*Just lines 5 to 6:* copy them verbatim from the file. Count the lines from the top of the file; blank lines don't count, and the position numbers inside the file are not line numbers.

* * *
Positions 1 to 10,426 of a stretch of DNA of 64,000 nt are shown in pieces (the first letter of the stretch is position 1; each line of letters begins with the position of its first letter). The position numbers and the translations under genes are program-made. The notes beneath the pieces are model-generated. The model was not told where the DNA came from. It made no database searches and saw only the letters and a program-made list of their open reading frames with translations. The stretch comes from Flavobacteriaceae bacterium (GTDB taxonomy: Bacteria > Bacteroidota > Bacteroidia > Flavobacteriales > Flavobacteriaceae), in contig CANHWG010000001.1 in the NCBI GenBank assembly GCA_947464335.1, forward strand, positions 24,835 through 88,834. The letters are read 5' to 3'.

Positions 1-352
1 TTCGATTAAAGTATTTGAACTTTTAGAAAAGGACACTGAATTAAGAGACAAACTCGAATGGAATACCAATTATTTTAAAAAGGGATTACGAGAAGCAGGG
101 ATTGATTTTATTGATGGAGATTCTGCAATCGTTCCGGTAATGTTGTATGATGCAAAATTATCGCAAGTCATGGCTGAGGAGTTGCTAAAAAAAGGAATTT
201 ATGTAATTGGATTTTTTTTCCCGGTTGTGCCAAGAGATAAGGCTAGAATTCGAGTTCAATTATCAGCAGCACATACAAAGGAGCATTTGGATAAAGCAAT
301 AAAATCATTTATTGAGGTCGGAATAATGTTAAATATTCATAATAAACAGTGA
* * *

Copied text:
201 ATGTAATTGGATTTTTTTTCCCGGTTGTGCCAAGAGATAAGGCTAGAATTCGAGTTCAATTATCAGCAGCACATACAAAGGAGCATTTGGATAAAGCAAT
301 AAAATCATTTATTGAGGTCGGAATAATGTTAAATATTCATAATAAACAGTGA